Religion, Warfare and Business in Fifteenth Century Rhodes

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 Religion, Warfare and Business in Fifteenth Century Rhodes

Maria Elisa Soldani, Daniel Duran i Duelt

RELIGION AND RELIGIOUS INSTITUTIONSIN THE EUROPEAN ECONOMY: 1000-1800, Firenze University Press (2012)

Abstract

At the beginning of the fourteenth century, after the occupation of Rhodes and the installation of their headquarters on it, the Knights of the Order of St. John of Jerusalem made the island the hub of their activities. Although their main task was initially welfare-type functions, the Hospitallers in the East, as a military order, gradually assumed a moreactive role in the defense of Christianity and the redemption of captives. Nevertheless, during this century, with the exception of participation in some projects of crusade or with local leagues, the Order took no active offensive policy but rather a prudent attitude, focusing on defending and consolidating its position in this area of the Eastern Mediterranean.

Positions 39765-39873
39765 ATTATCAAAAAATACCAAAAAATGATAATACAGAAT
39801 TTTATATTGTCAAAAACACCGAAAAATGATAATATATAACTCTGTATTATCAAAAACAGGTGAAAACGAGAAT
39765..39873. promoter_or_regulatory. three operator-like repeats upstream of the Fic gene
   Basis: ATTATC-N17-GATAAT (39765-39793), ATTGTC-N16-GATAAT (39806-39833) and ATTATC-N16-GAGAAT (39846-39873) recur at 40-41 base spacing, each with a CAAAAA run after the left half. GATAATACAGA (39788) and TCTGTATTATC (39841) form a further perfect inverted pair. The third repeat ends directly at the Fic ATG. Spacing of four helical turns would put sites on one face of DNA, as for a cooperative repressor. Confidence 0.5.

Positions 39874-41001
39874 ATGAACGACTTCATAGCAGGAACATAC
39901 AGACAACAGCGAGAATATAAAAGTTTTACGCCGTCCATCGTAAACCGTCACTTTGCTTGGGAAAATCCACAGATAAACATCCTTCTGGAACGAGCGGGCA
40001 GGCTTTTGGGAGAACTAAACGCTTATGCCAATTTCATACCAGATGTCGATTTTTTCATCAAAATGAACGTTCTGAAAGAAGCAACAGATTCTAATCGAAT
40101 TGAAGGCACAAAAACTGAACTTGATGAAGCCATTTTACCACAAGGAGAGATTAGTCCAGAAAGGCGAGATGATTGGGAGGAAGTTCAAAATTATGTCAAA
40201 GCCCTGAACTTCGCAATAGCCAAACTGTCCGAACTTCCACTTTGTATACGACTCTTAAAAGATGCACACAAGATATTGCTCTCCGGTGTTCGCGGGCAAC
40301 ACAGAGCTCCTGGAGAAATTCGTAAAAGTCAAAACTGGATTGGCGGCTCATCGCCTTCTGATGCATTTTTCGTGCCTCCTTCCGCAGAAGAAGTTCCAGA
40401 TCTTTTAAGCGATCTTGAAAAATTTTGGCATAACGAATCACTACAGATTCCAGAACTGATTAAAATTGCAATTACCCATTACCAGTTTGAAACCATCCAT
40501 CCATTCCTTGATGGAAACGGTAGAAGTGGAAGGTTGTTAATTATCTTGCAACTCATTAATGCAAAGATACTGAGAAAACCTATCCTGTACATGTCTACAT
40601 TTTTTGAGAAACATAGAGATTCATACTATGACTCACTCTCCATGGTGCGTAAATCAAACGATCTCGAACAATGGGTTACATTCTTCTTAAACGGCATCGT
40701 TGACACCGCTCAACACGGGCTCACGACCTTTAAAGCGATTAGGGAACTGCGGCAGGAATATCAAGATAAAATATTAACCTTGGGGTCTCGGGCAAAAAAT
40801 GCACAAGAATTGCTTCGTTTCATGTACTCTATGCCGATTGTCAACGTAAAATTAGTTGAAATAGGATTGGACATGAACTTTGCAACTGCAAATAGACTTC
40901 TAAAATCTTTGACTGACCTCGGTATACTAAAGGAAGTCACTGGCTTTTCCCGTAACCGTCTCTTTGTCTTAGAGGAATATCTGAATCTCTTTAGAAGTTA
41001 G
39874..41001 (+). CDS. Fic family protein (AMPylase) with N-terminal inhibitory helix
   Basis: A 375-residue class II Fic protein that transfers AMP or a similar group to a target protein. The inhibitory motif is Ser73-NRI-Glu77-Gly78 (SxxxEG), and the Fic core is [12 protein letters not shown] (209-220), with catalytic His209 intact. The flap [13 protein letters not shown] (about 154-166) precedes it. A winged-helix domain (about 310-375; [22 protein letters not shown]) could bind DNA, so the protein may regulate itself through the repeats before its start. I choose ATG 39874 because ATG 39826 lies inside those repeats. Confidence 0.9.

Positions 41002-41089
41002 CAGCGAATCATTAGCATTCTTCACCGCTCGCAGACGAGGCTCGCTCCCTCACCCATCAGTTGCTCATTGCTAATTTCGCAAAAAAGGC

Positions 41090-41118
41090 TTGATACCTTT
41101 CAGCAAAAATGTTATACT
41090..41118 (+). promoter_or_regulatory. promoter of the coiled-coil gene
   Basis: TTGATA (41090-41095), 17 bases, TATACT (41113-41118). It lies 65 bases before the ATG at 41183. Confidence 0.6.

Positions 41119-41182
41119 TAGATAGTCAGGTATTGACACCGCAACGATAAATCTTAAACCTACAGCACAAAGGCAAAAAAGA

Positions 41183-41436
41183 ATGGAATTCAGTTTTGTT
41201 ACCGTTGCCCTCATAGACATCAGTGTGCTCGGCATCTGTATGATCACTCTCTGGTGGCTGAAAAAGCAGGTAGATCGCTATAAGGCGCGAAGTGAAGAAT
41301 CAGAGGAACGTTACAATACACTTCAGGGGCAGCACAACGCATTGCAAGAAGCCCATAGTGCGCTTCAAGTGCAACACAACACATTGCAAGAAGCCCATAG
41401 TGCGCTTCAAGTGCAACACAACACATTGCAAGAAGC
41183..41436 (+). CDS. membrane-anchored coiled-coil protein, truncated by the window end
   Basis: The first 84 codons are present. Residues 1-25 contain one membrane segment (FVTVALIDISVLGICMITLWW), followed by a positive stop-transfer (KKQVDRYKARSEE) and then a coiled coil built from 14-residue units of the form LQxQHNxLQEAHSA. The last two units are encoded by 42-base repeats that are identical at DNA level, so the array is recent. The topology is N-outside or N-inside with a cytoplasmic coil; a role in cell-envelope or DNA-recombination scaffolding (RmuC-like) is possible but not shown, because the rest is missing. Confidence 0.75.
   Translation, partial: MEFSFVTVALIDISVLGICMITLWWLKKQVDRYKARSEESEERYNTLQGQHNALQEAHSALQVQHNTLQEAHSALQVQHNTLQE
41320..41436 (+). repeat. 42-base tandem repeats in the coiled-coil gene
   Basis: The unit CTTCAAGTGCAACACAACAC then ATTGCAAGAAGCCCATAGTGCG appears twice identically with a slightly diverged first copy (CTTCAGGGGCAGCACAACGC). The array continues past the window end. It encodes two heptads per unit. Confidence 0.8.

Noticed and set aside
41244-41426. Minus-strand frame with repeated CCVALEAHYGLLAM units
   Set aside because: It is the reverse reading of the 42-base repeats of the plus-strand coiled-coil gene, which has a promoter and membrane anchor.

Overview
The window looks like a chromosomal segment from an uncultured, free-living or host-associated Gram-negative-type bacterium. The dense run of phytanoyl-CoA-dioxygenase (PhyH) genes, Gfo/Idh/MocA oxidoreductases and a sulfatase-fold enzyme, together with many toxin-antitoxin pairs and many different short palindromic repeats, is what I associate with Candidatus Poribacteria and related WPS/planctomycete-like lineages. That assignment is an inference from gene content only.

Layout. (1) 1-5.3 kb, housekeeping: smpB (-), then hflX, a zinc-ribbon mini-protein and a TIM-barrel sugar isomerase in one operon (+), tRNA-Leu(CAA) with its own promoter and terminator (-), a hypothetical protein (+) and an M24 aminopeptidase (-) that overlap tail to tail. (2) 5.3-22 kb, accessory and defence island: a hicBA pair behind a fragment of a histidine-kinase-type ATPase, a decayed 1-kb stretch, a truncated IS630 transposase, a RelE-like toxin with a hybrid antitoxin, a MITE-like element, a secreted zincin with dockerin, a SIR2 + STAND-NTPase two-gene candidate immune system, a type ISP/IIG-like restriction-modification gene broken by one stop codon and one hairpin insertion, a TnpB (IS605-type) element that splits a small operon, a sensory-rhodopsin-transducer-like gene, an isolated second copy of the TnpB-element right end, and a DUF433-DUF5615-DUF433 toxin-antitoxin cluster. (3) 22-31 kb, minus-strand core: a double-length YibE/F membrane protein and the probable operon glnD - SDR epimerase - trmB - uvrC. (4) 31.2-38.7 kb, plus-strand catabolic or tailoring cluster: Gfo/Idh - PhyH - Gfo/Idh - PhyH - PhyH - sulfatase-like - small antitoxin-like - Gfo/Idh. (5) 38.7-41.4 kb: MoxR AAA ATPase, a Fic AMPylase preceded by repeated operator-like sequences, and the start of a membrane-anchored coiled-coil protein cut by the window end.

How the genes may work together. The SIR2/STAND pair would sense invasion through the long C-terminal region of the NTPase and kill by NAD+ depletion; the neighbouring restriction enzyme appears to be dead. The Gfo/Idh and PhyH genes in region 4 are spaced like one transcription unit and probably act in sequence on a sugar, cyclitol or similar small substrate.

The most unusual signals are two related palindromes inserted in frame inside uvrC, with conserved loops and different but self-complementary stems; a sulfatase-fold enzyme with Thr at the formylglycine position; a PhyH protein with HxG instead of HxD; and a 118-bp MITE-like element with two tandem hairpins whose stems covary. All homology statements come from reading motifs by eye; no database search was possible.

During the fifteenth century, the presence of the Hospitallers in Rhodes, in the Dode-canese and, more generally, in the East was threatened by repeated attacks that put a strainon the political, diplomatic, military and economic skills of the Order: the Mamluk and Ot-toman military expeditions of 1440, 1444 and 1480, the war of 1502-1503, and finally thesiege of 1522 that resulted in the abandonment of the island and the permanent Ottomanoccupation in 1523. The financial needs of the Order of St. John were constrained by several factors. The first of these was the need to defend itself from attacks that came suddenly from the surrounding territories and the need to organize both the offensive operations with a constant character typical of the border such as privateering as well as other military expeditions consistent with the role that Latin Christendom and the Papacy attributed to the Order and that justified its Eastern and European possessions.

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Sharan Newman